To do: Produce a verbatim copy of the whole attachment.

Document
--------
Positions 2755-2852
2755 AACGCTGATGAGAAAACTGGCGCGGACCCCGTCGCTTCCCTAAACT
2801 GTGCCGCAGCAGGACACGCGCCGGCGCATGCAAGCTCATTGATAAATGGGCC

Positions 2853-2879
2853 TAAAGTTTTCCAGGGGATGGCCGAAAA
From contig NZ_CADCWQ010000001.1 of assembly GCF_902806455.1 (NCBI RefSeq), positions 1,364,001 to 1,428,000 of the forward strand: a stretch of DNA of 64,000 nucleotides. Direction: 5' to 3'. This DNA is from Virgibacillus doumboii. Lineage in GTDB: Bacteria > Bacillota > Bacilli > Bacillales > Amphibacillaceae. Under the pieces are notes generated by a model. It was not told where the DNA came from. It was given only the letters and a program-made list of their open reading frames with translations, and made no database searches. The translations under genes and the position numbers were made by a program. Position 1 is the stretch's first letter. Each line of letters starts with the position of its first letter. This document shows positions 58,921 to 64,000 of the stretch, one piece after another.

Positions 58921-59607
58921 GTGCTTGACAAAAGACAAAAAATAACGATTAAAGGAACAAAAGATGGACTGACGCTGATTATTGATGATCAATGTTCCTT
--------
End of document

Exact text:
Positions 2755-2852
2755 AACGCTGATGAGAAAACTGGCGCGGACCCCGTCGCTTCCCTAAACT
2801 GTGCCGCAGCAGGACACGCGCCGGCGCATGCAAGCTCATTGATAAATGGGCC

Positions 2853-2879
2853 TAAAGTTTTCCAGGGGATGGCCGAAAA
From contig NZ_CADCWQ010000001.1 of assembly GCF_902806455.1 (NCBI RefSeq), positions 1,364,001 to 1,428,000 of the forward strand: a stretch of DNA of 64,000 nucleotides. Direction: 5' to 3'. This DNA is from Virgibacillus doumboii. Lineage in GTDB: Bacteria > Bacillota > Bacilli > Bacillales > Amphibacillaceae. Under the pieces are notes generated by a model. It was not told where the DNA came from. It was given only the letters and a program-made list of their open reading frames with translations, and made no database searches. The translations under genes and the position numbers were made by a program. Position 1 is the stretch's first letter. Each line of letters starts with the position of its first letter. This document shows positions 58,921 to 64,000 of the stretch, one piece after another.

Positions 58921-59607
58921 GTGCTTGACAAAAGACAAAAAATAACGATTAAAGGAACAAAAGATGGACTGACGCTGATTATTGATGATCAATGTTCCTT